“Drawing dragons isn’t hard./ Drag a dragon to your yard,” begins Florian, proceeding to offer tongue-in-cheek instructions in verse. Throughout, crayon scrawling and loose washes contribute to the feeling that children themselves have supplied the artwork. The dragons submit obligingly to their work as models, with some help. “Soothe your dragon with a song/ as you draw his teeth so long,” Florian advises, as a girl with black hair and a floral print outfit sits inside her dragon’s mouth, singing, drawing, and keeping an eye out for any unexpected movement. The spreads conjure landscapes that are half fantasy and half real, inhabited by children of all colors. Florian (I Love My Hat) offers pointers on drawing dragons’ spines and spikes, and tames anxieties about their flaming breath (“Dragon fire has reds and yellows,/ and it’s good to toast marshmallows”). A final gatefold imagines a school art exhibition made up of all the children’s sketches, and the endpapers give even more advice. Behind the humor, Florian recognizes that children take drawing seriously and want to learn how to do it better. Ages 4–8. Agent: Rubin Pfeffer, Rubin Pfeffer Content. (Apr.)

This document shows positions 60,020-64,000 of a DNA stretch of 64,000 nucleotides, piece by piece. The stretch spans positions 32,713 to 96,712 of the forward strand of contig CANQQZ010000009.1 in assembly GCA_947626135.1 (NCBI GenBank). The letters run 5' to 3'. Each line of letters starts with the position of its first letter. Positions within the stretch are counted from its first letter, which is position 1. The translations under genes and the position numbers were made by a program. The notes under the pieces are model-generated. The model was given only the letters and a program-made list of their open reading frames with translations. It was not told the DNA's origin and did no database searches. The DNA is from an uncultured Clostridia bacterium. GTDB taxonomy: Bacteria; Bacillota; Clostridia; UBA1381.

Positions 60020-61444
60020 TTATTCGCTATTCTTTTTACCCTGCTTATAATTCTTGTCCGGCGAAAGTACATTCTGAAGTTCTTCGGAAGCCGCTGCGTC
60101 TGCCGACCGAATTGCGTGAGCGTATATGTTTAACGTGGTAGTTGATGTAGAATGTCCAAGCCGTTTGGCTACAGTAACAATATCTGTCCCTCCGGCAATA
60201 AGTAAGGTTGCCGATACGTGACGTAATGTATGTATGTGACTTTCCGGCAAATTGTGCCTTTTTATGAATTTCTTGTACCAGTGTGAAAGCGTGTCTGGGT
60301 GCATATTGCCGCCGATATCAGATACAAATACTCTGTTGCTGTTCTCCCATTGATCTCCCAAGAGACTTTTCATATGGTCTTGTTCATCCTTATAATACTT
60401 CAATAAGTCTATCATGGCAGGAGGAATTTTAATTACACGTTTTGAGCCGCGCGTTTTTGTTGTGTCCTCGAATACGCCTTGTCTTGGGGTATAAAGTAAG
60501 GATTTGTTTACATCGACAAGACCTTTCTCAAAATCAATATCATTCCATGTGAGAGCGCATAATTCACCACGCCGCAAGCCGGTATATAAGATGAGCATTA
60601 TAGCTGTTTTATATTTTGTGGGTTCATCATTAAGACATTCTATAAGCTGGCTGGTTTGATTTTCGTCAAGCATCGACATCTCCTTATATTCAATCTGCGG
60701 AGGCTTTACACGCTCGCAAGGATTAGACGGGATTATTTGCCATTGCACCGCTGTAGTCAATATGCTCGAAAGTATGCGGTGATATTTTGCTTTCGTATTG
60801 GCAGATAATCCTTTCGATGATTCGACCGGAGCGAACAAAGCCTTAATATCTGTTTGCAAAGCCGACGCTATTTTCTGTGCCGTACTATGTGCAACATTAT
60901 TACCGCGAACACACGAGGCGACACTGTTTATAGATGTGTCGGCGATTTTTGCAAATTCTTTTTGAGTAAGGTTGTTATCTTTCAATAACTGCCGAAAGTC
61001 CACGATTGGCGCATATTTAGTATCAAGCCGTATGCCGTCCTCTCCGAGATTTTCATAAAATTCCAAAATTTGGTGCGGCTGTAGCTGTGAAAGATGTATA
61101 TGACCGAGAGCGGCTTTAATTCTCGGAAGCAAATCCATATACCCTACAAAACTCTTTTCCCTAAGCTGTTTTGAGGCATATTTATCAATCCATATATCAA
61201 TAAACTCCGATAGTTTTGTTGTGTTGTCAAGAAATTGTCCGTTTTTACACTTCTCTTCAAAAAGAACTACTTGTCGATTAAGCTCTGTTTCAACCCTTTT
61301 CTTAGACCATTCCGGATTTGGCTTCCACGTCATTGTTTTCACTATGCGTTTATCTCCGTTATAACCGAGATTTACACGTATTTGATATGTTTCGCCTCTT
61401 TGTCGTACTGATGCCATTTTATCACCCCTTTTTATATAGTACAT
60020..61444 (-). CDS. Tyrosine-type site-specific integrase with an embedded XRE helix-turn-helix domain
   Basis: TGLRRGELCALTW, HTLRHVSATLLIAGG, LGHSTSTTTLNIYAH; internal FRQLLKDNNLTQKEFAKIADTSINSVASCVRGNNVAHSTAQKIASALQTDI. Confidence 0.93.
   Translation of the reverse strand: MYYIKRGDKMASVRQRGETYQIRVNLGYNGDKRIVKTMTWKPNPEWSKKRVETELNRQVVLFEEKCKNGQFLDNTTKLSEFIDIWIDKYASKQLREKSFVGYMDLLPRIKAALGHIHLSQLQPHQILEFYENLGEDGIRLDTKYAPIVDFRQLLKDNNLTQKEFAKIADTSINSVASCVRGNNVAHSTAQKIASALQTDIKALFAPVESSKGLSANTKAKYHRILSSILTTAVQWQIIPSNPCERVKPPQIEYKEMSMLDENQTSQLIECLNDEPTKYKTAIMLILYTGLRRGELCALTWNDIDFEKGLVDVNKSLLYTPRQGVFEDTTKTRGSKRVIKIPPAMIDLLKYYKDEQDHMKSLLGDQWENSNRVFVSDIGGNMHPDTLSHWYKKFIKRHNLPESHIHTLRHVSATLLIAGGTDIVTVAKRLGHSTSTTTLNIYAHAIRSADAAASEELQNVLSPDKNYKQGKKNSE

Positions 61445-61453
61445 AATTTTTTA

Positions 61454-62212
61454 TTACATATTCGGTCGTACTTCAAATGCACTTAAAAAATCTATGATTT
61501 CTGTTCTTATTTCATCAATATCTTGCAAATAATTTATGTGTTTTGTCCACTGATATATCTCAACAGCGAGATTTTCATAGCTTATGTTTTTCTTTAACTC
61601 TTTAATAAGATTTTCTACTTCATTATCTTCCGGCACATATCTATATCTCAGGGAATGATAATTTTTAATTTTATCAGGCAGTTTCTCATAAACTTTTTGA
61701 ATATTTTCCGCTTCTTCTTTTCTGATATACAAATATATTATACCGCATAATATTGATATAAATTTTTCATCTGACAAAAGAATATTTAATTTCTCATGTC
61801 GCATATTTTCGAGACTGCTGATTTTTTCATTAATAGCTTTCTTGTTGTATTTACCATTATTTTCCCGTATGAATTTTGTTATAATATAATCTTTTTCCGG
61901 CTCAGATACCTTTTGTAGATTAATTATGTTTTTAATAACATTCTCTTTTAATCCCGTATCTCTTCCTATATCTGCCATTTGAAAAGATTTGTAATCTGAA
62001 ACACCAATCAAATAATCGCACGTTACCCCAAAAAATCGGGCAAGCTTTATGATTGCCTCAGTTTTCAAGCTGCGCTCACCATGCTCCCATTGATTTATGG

Reviewed on: 02/09/2015 Release date: 04/14/2015 Genre: Children's
During the Covid-19 crisis, Publishers Weekly is providing free digital access to our magazine, archive, and website. To receive the access to the latest issue delivered to your inbox free each week, enter your email below.